Ah... those days. You know those days; when your little ones are running around screaming at the top of their lungs crashing in to things and basically acting possessed. We all have those days, when our energy is abundant but unfocused. But, when your child is feeling that way, they seem inconsolably out of control. Parents (especially SAHMs), need to discover ways of handling those days.
So, I'll show you mine, if you'll show me yours...
Turn the TV off
If your little-ones are acting possessed more often than not, this is probably your best solution, but it is long-term solution (go here to read another mother's account of life without TV). Turn it off and leave it off for a week. (start with a few days if the thought of a week without TV causes a panic attack) Leaving the TV off increases your child's attention span, and encourages creative play. (You should know that I'm not very good at this one... my kids are watching TV right now, in fact)
It doesn't matter much what you do when you get out there. If you have work to be done, let them help... a 3 year old can't mow the lawn but she can certainly sweep the front walk with the proper tools. Have them help you harvest your garden or water the plants. Go for a walk. Go on a bug hunt. Pick flowers. Have an impromptu science lesson. Talk about the sun; how big it is, how far away it is, how hot it is, why you can't look directly at it, solar eclipses, etc. Talk about the seasons, trees, how plants grow, why the sky is blue... The list really can go on forever. Just make it fun. Or, send them off for free-play to blow off some steam.
Play Some TunesThere are two strategies here: 1) play some upbeat kids music (that doesn't make you want to run, screaming from the room) so they can dance and sing and get it out of their system (here's one of our favorites). 2) play the classics. Classical music will have a calming effect... I promise. Just leave the volume a little lower ; let it be in the background.
Most children (up to a certain age) want to help. (Note: This is not the same as sending them off to do something you want done) Mine will jump at the chance to bake something with me, to wipe kitchen counters, or help me fold the laundry. Figure out what yours like, and ask them to do that with you next time they are threatening to destroy your home and your sanity.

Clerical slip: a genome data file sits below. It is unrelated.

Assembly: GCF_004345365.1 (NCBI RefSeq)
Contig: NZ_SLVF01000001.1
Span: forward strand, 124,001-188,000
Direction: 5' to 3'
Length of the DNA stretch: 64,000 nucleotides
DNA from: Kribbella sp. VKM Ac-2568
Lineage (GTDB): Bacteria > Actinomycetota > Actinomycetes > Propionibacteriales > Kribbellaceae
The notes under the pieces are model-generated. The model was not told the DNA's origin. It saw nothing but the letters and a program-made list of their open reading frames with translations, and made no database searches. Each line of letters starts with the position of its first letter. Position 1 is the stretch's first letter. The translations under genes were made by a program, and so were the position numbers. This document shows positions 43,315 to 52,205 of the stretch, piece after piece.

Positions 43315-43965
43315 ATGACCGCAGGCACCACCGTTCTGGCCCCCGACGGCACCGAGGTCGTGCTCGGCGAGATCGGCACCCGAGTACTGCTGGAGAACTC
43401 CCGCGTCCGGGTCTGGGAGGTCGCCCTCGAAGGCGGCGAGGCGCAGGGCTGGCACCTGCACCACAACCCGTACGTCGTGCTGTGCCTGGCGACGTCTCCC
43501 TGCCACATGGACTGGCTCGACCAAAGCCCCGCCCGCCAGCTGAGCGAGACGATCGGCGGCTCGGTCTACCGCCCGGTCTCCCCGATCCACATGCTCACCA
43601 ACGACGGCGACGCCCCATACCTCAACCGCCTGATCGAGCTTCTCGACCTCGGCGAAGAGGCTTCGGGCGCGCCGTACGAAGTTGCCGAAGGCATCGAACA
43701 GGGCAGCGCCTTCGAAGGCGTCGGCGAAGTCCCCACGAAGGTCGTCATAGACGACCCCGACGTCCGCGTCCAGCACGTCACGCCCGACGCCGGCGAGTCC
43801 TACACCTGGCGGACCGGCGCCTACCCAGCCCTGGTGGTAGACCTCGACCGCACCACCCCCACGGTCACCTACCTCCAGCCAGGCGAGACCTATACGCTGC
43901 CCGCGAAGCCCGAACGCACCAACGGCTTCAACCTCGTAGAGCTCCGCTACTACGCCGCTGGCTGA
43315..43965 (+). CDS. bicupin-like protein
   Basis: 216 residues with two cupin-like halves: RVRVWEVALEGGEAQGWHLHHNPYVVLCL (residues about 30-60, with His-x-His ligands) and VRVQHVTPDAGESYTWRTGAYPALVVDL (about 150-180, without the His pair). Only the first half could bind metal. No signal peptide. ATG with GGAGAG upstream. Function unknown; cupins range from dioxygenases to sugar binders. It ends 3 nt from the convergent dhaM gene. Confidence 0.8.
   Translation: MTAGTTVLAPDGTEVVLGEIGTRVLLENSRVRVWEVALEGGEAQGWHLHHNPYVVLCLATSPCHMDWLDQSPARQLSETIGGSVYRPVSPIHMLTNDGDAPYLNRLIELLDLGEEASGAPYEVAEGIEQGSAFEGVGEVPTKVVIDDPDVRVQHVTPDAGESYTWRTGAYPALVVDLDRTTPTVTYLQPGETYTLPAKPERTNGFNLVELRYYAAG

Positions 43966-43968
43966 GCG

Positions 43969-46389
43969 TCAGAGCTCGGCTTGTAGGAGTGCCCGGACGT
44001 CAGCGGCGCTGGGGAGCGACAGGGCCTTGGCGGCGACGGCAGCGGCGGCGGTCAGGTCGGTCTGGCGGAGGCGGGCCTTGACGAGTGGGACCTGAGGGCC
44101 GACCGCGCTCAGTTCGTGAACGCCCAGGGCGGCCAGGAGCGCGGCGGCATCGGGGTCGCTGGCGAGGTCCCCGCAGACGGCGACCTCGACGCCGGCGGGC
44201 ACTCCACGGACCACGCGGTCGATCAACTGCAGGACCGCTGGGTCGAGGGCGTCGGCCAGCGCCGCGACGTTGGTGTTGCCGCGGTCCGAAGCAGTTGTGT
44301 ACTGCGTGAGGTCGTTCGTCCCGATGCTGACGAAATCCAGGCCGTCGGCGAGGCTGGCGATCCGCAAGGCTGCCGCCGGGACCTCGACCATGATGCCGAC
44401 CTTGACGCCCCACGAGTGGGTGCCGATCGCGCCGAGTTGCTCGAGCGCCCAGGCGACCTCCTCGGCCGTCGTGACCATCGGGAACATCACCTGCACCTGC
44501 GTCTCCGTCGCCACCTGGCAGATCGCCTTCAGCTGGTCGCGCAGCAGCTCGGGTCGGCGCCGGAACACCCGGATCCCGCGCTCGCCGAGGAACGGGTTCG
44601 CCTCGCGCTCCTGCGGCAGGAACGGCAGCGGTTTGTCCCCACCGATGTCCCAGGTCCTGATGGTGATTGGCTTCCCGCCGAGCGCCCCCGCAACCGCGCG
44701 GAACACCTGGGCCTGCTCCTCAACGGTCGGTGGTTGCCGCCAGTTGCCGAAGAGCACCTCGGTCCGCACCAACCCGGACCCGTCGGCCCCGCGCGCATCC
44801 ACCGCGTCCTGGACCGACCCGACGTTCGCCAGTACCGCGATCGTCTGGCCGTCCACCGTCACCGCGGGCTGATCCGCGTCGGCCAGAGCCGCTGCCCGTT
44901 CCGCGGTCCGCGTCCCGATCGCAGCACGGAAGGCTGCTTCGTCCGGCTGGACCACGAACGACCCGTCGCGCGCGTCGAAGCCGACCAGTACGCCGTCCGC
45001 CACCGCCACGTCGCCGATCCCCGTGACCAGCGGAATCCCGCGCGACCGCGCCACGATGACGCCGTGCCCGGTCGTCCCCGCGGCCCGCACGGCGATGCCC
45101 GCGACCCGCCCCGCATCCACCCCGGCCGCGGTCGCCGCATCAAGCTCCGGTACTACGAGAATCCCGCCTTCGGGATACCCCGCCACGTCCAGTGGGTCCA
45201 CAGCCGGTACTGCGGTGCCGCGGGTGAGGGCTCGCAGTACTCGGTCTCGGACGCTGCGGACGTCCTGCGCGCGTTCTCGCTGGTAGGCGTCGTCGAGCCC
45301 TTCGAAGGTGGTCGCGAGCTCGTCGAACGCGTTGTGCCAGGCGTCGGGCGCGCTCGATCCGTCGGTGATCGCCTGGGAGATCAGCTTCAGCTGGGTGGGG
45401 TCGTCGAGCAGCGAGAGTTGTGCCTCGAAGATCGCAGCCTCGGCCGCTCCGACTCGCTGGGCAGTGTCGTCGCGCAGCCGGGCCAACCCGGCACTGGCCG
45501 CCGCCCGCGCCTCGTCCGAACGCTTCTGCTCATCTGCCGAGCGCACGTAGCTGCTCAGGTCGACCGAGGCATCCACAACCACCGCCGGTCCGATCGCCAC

A Note on Laundry Folding: Toddlers can help by handing you items, one at a time, from the basket. They can help by getting you things (like hangers) that you require, and they can help by putting one item away in the drawer at a time (if you don't care that they are unfolded). A preschooler can do all that AND they can make sock balls, fold clothes, put folded clothes in drawers and hang things up in the closet. Don't sell your kids short... they can do more than you think they can.
Build a Tent
Or a fort, or a house, or whatever you want to call it. There's something about being under a blanket suspended between chairs that makes children sit down and read a book, or suddenly want a tea party. Don't ask me why.... I have no idea.
When little-ones are like this, they often yell everything, and run around like they are on fire. The next time yours is YELLING EVERYTHING AT YOU, whisper your response. Did you hear that? Takes some extra concentration, doesn't it? Model the behavior you want to see... just exaggerate it. So, if you want them to walk slowly in the house, channel your favorite zombie. If you want quiet voices, whisper everything. Sounds silly, but it works!
Focus On Them
I know, I know, someone out there is saying that giving extra positive attention for undesirable behavior will just encourage it. They're wrong. (and I mean that with the utmost love and respect) When children behave like this, chances are they are feeling something and don't know how to express it. Figure it out. And help them through it. Once they have their needs met, they will go back to being their sweet little angel selves.
And that's what works for me! What works for you?